“It’s easy for busyness to become part of your identity,” says Julian, her words hitting far too close to home. She goes on to discuss the skewed mentality of wearing busyness as a badge of honour and the importance of letting this identity go. “The starting point [for Videris] was to create an intention to focus on our inner self, that which can’t be seen — feelings, intuition, emotions, thoughts, spirituality, values, purpose, and beliefs — over the daily demands of the often more dominant outer self, that which can be seen, and is what we present to the outside world.” In prioritising the inner self over the outer self, Videris shifts the traditional lingerie paradigm from portraying how one is ‘seen’ — by others and oneself — to asking “How do I feel?” and, “How do I want to feel?”
Videris’ key symbol of intention is colour. I look at Julian’s collection of notes and she’s quick to point out, “I always write in turquoise, because it’s about open communication and clarity of thought.” Julian’s studies into colour theory began when she was working between LA and New Zealand. A friend advised she wear the colour purple, specifically for meetings, and to tap into her gut instincts and intuition among strong personalities. From that moment, colour became a daily ritual for Julian, with the properties of each colour determining the exact seven shades she would launch Videris with.
Each bra and knicker is available in seven different colours — each with seven different meanings. There’s Olive, for new beginnings, feminine leadership, and power; Rosy Pink, for nurturing, innocence, and unconditional love; Future Violet, for imagination, spirituality, and individuality; Poise Green, for balance, hope, and growth; Bohemian Magenta, for harmony, emotional balance, and free spirit; tones of Pure White, for wholeness; and Shield Black, for power. It can’t have been an easy task to pare an infinite spectrum down to just seven shades, but Julian did more than her fair share of research. She opens her Moleskine notebook to show me. It’s filled with colour analysis, colour-related idioms of the past and present, phrases, quotes, and colour vision theories from the likes of Johann Wolfgang von Goethe and Jonathan Swift.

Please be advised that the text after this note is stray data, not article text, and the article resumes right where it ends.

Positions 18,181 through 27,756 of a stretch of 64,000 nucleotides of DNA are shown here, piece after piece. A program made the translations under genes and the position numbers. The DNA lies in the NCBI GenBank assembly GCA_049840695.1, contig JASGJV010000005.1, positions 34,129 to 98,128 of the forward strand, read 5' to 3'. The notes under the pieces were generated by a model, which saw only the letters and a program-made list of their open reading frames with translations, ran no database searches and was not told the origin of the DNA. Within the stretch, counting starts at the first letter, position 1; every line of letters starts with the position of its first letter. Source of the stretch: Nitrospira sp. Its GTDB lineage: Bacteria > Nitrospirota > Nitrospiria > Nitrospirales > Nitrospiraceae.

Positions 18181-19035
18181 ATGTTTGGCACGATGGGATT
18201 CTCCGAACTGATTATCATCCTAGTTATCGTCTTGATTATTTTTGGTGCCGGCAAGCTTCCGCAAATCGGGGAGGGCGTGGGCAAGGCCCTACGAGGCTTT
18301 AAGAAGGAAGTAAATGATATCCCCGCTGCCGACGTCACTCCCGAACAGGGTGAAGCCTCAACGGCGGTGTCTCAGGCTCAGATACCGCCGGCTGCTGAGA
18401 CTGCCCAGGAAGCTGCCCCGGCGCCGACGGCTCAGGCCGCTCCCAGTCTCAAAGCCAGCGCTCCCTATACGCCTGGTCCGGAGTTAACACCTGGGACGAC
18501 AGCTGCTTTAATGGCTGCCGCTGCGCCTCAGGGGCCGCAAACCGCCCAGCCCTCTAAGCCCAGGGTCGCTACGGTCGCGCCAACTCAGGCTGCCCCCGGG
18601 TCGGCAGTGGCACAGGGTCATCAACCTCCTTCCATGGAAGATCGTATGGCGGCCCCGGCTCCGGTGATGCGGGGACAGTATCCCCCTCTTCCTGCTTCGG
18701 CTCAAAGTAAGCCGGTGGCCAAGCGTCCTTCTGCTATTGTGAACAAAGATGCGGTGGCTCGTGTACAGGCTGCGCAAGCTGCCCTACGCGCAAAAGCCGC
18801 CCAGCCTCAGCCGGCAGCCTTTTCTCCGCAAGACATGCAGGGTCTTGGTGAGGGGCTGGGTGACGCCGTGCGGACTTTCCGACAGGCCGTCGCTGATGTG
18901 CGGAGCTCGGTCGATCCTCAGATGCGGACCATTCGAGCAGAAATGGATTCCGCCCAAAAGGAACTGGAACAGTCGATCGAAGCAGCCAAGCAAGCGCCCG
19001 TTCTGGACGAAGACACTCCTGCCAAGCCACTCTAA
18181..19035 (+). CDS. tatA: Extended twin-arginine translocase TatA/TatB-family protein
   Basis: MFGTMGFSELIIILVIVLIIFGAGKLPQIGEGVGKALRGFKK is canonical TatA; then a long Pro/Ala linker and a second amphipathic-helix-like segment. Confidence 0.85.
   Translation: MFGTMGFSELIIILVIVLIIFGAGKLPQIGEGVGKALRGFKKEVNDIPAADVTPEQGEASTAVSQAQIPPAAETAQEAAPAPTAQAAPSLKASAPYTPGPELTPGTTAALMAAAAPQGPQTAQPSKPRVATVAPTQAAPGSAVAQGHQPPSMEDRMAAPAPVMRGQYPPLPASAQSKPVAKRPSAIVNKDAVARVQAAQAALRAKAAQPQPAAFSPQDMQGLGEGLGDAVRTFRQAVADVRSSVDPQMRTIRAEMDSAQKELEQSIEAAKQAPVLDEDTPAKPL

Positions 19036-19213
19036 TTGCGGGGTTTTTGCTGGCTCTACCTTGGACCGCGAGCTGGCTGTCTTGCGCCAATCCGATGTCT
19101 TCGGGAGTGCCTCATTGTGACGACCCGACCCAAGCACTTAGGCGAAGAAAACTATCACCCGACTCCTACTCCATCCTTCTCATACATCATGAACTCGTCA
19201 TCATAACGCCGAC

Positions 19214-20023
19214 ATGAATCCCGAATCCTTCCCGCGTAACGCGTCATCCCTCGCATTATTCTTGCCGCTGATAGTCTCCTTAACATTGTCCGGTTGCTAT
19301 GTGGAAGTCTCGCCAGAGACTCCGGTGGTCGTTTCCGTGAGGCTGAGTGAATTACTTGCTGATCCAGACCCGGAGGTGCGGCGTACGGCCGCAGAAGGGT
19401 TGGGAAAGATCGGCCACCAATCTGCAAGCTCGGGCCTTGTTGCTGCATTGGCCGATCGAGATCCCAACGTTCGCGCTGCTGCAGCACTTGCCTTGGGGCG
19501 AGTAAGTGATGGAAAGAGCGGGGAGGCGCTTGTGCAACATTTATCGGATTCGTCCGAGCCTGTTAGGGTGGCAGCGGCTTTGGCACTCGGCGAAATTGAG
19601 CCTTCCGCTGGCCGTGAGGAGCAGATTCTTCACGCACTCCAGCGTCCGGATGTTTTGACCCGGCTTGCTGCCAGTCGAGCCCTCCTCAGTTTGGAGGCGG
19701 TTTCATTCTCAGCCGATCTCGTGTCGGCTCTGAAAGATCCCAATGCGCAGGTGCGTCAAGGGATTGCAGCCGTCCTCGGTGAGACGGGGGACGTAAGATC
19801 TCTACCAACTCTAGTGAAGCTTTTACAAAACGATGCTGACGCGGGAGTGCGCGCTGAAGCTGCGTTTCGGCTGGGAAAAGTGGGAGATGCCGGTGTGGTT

Colour psychology — the effect of colour on our perception, moods, and behaviour — isn’t largely spoken of in the fashion realm, unlike our neighbouring beauty industry or in the advertising and marketing world, where it’s an essential tool for creativity. But instead, colour and dress are somewhat of a spontaneous act that Julian wants to place more importance on — the daily ritual of getting dressed. “The idea around it is tapping into the traits of each colour and using it as a moment for ourselves … It’s about taking the moment to acknowledge it and set an intention for the day,” she says.
Julian realises the challenges in encouraging a slower, more mindful approach to dressing, as well as redefining women’s relationships with their bra (wire or no wire). Still, she acknowledges it with grace, determination, and compassion. Today, Julian wears Olive — she reads out the colour’s properties from her swing tag. “Through acceptance and empowerment you enable others to flourish and radiate alongside you.” And it seems, only months shy of launching Videris, she’s well on her way to achieving just that.